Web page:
Warren announced her student debt relief plan on Monday, adding to a list of proposals she has put forward to dramatically reshape the U.S. economy. The senator, who has long called for policies to hold large corporations and the wealthiest Americans in check, has aimed to cast herself as one of the more populist voices in the Democratic primary.

Conservatives have criticized the potential cost of Warren's student debt proposal and whether it would be an effective use of money. Lindsey Burke at The Heritage Foundation contended that it would carry an "exorbitant cost to taxpayers" and "fail to achieve the goal of greater equality in access to education."

Warren's debt measure would forgive up to $50,000 in loans for people with incomes under $100,000. As incomes get higher, borrowers would get less relief. At the $250,000 level — or top 5% of earners — forgiveness would cut off completely.

Her campaign calls the student loan measure a progressive way to boost the economy and consumer spending, in large part because a tax on the wealthiest American families would fund the debt relief.

"This is a highly progressive proposal — we're taxing the fortunes of people with over $50 million in wealth to provide student loan debt cancellation to 42 million lower-income and middle-class Americans," a Warren aide said. The senator's campaign also pointed to analysis that showed the proposal would help to close the racial wealth gap.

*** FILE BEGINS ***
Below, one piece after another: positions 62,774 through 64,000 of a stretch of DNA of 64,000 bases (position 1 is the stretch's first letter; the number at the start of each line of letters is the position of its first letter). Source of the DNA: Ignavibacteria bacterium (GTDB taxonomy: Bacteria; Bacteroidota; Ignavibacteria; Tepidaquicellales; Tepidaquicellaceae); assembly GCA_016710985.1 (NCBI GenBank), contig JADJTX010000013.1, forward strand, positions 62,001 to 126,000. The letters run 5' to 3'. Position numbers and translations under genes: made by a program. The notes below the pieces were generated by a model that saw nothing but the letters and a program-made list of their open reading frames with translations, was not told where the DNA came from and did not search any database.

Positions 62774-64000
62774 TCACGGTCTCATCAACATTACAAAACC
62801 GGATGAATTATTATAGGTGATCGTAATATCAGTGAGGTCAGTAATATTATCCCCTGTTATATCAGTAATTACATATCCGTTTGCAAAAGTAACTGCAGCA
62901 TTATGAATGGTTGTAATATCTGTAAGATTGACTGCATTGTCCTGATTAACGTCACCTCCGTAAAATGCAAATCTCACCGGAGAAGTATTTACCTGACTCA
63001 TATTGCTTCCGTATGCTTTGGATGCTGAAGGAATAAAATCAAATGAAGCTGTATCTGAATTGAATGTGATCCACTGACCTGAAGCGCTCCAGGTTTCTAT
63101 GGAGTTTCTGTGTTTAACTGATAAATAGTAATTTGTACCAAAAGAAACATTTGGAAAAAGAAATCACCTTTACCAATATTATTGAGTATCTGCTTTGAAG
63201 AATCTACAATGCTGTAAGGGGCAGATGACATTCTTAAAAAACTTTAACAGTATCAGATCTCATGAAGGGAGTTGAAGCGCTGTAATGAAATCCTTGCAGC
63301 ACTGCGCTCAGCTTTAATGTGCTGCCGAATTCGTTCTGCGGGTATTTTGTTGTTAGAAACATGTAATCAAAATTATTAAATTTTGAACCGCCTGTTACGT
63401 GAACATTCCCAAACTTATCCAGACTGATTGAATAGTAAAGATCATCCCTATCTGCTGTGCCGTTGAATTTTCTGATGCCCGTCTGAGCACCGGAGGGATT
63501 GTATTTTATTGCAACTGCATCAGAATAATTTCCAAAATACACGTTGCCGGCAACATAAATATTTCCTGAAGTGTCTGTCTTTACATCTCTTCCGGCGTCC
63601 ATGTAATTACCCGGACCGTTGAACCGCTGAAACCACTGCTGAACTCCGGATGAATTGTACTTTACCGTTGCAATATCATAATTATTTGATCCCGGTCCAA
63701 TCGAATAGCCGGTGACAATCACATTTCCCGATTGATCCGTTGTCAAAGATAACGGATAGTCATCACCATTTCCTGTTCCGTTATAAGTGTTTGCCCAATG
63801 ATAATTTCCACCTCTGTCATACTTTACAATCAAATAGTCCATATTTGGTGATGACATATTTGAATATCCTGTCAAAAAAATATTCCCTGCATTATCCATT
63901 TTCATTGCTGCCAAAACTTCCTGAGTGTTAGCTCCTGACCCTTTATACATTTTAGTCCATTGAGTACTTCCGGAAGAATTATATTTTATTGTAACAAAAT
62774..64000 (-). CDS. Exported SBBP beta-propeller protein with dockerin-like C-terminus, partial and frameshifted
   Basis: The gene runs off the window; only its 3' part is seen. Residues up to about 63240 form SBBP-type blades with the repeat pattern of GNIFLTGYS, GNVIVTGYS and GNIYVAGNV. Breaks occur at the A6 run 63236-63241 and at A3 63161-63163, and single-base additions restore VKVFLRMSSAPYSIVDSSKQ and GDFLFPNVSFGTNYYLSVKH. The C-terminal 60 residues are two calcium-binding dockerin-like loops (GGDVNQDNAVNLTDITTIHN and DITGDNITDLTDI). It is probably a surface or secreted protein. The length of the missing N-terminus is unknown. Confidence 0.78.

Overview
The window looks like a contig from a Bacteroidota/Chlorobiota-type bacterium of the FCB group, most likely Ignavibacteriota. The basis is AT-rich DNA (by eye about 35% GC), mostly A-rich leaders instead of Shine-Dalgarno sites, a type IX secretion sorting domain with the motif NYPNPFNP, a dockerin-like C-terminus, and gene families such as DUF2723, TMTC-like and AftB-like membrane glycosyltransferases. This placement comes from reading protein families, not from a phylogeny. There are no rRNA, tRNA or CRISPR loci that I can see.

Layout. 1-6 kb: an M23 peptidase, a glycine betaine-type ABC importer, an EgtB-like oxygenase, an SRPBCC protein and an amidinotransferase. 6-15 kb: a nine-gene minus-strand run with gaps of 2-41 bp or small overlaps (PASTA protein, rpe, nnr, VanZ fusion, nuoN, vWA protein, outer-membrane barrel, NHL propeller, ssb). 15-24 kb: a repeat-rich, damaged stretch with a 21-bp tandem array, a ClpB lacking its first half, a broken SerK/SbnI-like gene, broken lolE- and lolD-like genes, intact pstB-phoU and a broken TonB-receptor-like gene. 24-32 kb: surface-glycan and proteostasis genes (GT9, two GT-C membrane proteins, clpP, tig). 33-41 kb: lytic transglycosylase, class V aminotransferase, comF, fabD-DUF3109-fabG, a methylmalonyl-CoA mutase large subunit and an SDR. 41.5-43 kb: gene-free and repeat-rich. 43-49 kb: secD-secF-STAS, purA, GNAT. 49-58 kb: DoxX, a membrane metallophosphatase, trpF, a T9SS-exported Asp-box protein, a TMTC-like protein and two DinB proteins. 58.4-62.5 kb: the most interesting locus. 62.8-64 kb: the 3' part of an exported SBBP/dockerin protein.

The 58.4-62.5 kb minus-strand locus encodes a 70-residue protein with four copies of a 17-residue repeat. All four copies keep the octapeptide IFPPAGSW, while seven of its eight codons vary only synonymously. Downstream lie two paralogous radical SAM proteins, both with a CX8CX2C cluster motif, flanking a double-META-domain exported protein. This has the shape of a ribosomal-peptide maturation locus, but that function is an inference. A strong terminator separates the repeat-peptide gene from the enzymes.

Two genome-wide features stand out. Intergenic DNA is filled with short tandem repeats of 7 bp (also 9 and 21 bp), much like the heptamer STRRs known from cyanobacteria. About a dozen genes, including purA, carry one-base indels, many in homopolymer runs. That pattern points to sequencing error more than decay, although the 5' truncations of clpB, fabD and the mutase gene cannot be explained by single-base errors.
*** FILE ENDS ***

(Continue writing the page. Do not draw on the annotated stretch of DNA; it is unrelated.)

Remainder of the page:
Debt relief for black borrowers would account for 25% of total dollars forgiven, while only 16% of overall U.S. households are black, according to the Urban Institute study. White loan holders would see about 59% of the relief, while white households make up 68% of the total in the U.S., according to the study.

The effect would be less pronounced for Hispanic borrowers. They would see about 10% of the total forgiven dollars and account for 11% of households.

Overall, people in the $65,000 to $109,000 income range would enjoy about 28% of the overall forgiveness, followed by those making between $40,000 and $65,000, who would get about a quarter of the debt relief. People making $22,000 or less would see 14% of the loan relief — in part because they have lower average debt than higher-income groups.

The Urban Institute study estimates Warren's proposal would cost $955 billion. The political left's assessment of the plan could come down in part to whether voters think loan relief is the best use of $1 trillion, Chingos said.

He noted that Democratic primary voters could decide they would rather see a down payment on "Medicare for All," for example, with the same money.

Warren has already proposed to use revenue raised by the wealth tax to fund universal child care, another plan that she says will boost the U.S. economy.

— Correction: This story was updated to reflect that the top quarter of American earners hold about a third of outstanding student debt.